Nature Detective Notes: Late March-Early April – Birds and Butterflies

There was so many things to report in my observations, that this is the second installment of the late March-early April edition. Don’t forget to check out yesterday’s installment, Plants and Trees, and check back tomorrow for the final installment.

Birds and Butterflies


Robins!: It’s so wonderful to hear these backyard Thrushes during the early morning hours! They seemed to be “on time” this year, as well—with their arrival and with their singing; Most tend to hunker down during snow storms and then are able to feed on available tree fruits and invertebrates; they spend a good deal of time on the ground, so always seem happy when that snow melts and exposes grass or bare ground—worms and insects…yummy.


Phoebes!: another Spring migrant that “says its name” when singing—“phoe-be!” (last syllable up in pitch) “phoe-be!”(last syllable down in pitch)”; Very adaptable to the presence of humans, as are Robins, but a bit more selective in their nesting habits; they CAN find food sources during early Spring snow storms, yet depends on how long that cold lasts; I will monitor whether they come to the Visitor Center and Billings Barn areas; usually it’s “now I’m here, now I’m not” with these birds.

tree swallows

Tree Swallows!: I couldn’t resist this picture, being a romantic and all!; These fast little flyers and gliders in our meadows were back in, almost, full force last week, feeding on the many flying insects that were present; Sadly enough, on my way home during the snow storm this past Monday, I noticed them “chasing snowflakes”, perhaps, and scraping at the barrel to find a meal along Prescott Pond where we live; Although they are able to forage on certain fruits like Bayberry, I’m not sure how well they made it through the storm; I am sure we’ll have another wave of migrants come through and hopefully they don’t endure the same conditions.

red-shouldered hawk

Red-Shouldered Hawks: I’ve seen a number of these hawks circling overhead and making that distinctive, loud “Kyah! Kyah! Kyah!” over the past 2-3 weeks, often in pairs; Like Robins, Phoebes, Tree Swallows, and a handful of other birds, these are your “long distance migrants” that overwinter down in the southeastern US; So great to hear and see them back again down in these parts! A pair nested at the sanctuary at the Museum of American Bird Art last year and I am guessing that they’ll favor that again, instead of the woods around us; A little smaller than your Red-Tailed Hawk with a tail that isn’t always so “broad”, reddish coloration in spots and banding, are good field marks.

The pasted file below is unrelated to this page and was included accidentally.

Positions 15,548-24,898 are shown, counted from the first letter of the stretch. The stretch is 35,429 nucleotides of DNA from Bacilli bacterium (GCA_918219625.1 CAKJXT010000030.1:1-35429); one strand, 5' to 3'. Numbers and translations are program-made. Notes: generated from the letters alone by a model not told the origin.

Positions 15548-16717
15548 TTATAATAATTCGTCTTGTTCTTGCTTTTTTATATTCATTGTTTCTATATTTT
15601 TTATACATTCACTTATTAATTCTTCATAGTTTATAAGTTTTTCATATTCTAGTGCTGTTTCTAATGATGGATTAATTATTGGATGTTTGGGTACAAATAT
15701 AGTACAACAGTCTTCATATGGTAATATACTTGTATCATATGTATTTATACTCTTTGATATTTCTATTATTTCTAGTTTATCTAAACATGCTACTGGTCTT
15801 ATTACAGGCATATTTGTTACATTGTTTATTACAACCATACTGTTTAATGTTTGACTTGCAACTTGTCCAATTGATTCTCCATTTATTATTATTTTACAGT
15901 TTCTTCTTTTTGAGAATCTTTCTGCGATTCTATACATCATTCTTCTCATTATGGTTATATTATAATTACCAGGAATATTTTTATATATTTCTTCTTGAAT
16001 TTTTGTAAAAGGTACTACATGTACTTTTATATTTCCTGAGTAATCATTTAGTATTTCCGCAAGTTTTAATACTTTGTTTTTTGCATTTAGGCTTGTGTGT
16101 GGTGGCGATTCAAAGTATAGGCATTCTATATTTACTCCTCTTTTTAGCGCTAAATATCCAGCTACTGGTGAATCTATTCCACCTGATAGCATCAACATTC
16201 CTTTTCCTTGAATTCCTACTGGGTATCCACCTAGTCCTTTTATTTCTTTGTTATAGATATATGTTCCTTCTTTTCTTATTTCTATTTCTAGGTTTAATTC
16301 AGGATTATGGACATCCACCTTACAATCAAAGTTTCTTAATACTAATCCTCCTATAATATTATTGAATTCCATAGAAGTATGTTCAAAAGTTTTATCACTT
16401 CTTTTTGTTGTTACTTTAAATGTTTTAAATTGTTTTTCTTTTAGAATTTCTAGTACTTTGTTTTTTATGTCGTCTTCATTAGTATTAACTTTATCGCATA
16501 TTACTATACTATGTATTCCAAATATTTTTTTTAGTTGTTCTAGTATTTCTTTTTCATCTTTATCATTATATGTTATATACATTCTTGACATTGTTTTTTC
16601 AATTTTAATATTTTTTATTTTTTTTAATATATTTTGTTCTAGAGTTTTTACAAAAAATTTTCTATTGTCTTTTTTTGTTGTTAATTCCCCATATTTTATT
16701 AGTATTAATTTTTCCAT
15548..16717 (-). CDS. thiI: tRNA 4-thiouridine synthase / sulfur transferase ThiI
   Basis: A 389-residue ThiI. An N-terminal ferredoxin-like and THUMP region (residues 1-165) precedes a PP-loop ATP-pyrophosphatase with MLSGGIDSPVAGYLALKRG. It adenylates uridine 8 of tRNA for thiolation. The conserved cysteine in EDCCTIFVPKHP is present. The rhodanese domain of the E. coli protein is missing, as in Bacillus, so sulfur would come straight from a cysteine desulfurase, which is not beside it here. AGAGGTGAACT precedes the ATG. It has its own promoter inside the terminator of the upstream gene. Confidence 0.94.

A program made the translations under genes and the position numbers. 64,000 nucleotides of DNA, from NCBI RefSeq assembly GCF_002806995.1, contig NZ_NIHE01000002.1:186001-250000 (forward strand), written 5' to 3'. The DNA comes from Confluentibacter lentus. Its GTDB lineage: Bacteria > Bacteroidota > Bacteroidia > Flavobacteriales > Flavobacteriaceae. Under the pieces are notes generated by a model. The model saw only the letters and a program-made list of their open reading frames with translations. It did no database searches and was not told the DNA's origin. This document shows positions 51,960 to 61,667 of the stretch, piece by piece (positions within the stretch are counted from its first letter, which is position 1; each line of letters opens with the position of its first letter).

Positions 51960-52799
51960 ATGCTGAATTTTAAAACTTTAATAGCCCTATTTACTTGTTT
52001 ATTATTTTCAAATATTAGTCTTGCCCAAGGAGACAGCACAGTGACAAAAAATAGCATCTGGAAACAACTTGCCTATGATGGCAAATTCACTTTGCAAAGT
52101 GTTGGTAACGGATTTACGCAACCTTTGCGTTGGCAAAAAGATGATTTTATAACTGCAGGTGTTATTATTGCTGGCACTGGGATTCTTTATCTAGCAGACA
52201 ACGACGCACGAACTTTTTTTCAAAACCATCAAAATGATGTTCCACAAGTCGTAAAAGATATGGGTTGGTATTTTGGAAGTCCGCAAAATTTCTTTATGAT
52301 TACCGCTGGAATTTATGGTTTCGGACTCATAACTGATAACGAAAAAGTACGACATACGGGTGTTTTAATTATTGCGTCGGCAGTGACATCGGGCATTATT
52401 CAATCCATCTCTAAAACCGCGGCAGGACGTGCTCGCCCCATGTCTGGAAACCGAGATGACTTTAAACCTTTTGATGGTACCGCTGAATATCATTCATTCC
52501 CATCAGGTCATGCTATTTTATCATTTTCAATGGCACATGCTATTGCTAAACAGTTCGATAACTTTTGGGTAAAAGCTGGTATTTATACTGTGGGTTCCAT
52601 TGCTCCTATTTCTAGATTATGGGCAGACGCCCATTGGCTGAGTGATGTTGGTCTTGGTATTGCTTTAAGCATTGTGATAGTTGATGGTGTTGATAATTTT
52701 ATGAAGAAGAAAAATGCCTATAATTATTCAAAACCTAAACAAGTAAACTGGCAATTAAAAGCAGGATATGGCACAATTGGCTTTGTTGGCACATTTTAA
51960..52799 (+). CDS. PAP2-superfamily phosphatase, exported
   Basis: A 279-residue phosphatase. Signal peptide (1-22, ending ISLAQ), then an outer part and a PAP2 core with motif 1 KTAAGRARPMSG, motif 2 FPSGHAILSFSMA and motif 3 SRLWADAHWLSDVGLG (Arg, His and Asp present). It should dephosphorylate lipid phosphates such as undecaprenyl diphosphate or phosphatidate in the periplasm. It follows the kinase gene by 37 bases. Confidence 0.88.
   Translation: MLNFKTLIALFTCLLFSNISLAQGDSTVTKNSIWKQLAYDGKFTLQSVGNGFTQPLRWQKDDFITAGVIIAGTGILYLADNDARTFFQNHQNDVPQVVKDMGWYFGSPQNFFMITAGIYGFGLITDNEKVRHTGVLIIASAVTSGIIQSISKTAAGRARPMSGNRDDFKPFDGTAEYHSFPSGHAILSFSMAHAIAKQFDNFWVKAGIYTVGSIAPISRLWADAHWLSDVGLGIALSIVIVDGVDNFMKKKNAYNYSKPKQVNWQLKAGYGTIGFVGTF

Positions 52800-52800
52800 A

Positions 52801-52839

blue jay at feeder 3_21_16A

Blue Jays mimicking: blue jays are such an intelligent species and I love that they will often “mimic” the call of Red-shouldered Hawks AND Red-tailed Hawks; But why do this in the first place (and I have heard them carrying on around our Visitor Center)?? To monopolize food resources, of course!  Plenty to read about this behavior, so check it out on the web!


red-bellied woodpecker

Yellow-shafted Flickers and…Red-Bellied Woodpeckers: two similar-sized woodpeckers with fantastically similar ranges, migrates (the Flicker) and the other does not (the Red-Belly); Down south they may occupy a similar niche, but not around here; the Red Belly (pictured here) tends to be a little more secretive, nesting in the forest, and occasionally making its squirrel-like “chuck, chuck, chuck” call;  whereas the Flicker tends to nest closer to forest edges and human settlement…often foraging for ants on the ground, and alighting with a “kek, kek, kek, kek…” and showing the yellow shaft beneath its wings; no wonder it doesn’t spend much time here in the Winter!

Male Belted Kingfisher. Canon 40D with 300mm f/2.8L IS, 580EX flash with Better Beamer in ETTL mode FEC 0.

Kingfisher: Every Spring I always look forward to hearing the coarse “rattle” of this bird as it flies through our nearby marsh and pond, flapping its wings in a type of unison; They spend their winters in the southeastern US and tend to do a bit of moving around in order to find open water in which to dive into and fish; Females (like the one in this picture) are slightly more colorful than males, and that brownish band on the chest is a giveaway; Unusual in the bird world, but it works for them!

great blue heron

Great Blue Heron in flight: Graceful, majestic, patient, and more are all adjectives I would use to describe this fantastic bird; No doubt that the latest Spring snow storm forced many to the coast OR had them hunkering down beneath a tree; masters of disguise, keep an eye out for them in these places, along ponds, and in the air.


Spring Azure: an early Spring Butterfly in our forests.

Eastern Comma: another early Spring butterfly found within open forests and forest edges; like the Spring Azure, Mourning Cloak, and a few others, they overwinter as adults.

Mourning Cloak: always one of the first, early Spring butterflies I grew up seeing in VT; saw one a few years ago at Habitat laying dormant beneath a hollowed-out log; A big question is “will these butterflies rebound from this past week’s cold and snow?” they are slightly more delicate than other insects, but northerly species and tougher than we think.

Check back tomorrow for the next installment: Amphibians and More.

Until then,

-Acciavatti Instep, Non Stop

Nature Detective Notes by Michael Acciavatti. Michael is our full-time teacher naturalist who often heads out on the trails to stretch his legs and observe what is happening. His enthusiasm and knowledge make for wonderful updates about the nature of Moose Hill. We hope that you will be inspired to head out on our trails as well and enjoy the changes that each season, or better yet, each month bring to Moose Hill. We look forward to seeing you here!

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